“Guantánamo Diary” and the American Slave Narrative

To complement this year’s Quincy Club’s theme of slavery through the ages, we share an article in The New Yorker comparing Mohamedou Ould Slahi’s recent “Guantánamo Diary” with the traditional American Slave Narrative.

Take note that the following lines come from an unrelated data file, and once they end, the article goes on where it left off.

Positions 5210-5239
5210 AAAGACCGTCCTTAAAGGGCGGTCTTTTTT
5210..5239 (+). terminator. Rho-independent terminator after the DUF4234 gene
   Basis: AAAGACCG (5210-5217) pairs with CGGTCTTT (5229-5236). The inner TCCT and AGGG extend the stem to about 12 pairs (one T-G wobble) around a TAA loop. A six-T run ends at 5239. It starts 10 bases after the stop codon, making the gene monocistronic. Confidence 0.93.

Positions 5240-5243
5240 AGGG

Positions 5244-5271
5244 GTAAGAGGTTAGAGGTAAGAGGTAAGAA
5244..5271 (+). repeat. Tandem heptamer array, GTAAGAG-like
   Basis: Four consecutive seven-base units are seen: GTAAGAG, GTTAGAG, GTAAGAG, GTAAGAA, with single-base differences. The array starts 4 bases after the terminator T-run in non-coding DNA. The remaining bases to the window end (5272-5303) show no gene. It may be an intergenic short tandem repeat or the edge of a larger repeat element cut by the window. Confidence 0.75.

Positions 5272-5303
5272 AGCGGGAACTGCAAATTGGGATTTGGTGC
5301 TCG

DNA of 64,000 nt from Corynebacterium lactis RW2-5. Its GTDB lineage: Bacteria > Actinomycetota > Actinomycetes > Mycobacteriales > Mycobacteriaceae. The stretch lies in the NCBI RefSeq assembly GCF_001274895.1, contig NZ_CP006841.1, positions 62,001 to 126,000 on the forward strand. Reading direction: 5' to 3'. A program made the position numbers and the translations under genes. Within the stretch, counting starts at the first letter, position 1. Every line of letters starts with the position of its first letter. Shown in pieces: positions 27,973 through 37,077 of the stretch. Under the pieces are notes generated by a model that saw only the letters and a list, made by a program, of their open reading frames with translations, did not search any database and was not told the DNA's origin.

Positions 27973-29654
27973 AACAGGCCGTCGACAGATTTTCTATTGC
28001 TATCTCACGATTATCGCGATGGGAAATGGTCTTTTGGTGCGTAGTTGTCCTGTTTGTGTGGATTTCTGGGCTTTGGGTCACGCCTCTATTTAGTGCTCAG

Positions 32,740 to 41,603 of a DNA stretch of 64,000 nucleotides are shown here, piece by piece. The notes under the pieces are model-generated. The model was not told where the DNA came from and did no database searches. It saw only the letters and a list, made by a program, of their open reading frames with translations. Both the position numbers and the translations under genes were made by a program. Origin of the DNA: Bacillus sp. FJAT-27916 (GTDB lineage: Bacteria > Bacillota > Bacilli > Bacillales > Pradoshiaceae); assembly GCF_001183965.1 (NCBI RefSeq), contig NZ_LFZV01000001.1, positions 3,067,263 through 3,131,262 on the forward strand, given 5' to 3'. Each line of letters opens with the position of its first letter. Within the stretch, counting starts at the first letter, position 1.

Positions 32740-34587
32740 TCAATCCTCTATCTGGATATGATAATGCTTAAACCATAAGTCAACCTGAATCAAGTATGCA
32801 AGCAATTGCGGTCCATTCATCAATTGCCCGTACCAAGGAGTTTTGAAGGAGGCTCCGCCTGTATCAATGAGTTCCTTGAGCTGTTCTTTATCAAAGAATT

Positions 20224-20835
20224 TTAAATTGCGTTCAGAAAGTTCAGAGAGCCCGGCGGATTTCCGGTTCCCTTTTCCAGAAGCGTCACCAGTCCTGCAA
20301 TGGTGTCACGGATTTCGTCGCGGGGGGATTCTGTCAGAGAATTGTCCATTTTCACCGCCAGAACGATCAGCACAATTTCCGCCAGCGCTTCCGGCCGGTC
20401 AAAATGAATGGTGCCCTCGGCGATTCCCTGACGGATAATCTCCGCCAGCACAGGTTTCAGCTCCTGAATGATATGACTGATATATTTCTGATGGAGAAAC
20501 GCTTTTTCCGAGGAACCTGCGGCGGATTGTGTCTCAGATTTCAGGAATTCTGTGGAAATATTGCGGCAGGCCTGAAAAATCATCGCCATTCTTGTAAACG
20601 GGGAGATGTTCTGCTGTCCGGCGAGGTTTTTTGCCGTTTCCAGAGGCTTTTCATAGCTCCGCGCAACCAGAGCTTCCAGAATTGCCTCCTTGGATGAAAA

To celebrate this year’s 150th anniversary of the abolition of slavery in the United States, the John Adams Quincy Club highlights the American legacy of slavery in its global and contemporary context. In the same vein, we share an article in the New York about Guantánamo inmate Mohamedou Ould Slahi’s book “Guantánamo Diary” and its echoeing of the tradition of the American Slave Narrative. “Slahi’s writing resembles, in both the details of his story and the intention behind its telling, a body of American literature whose testimonies represent the clearest arguments against human bondage and systems of brutality that this country has ever produced.”

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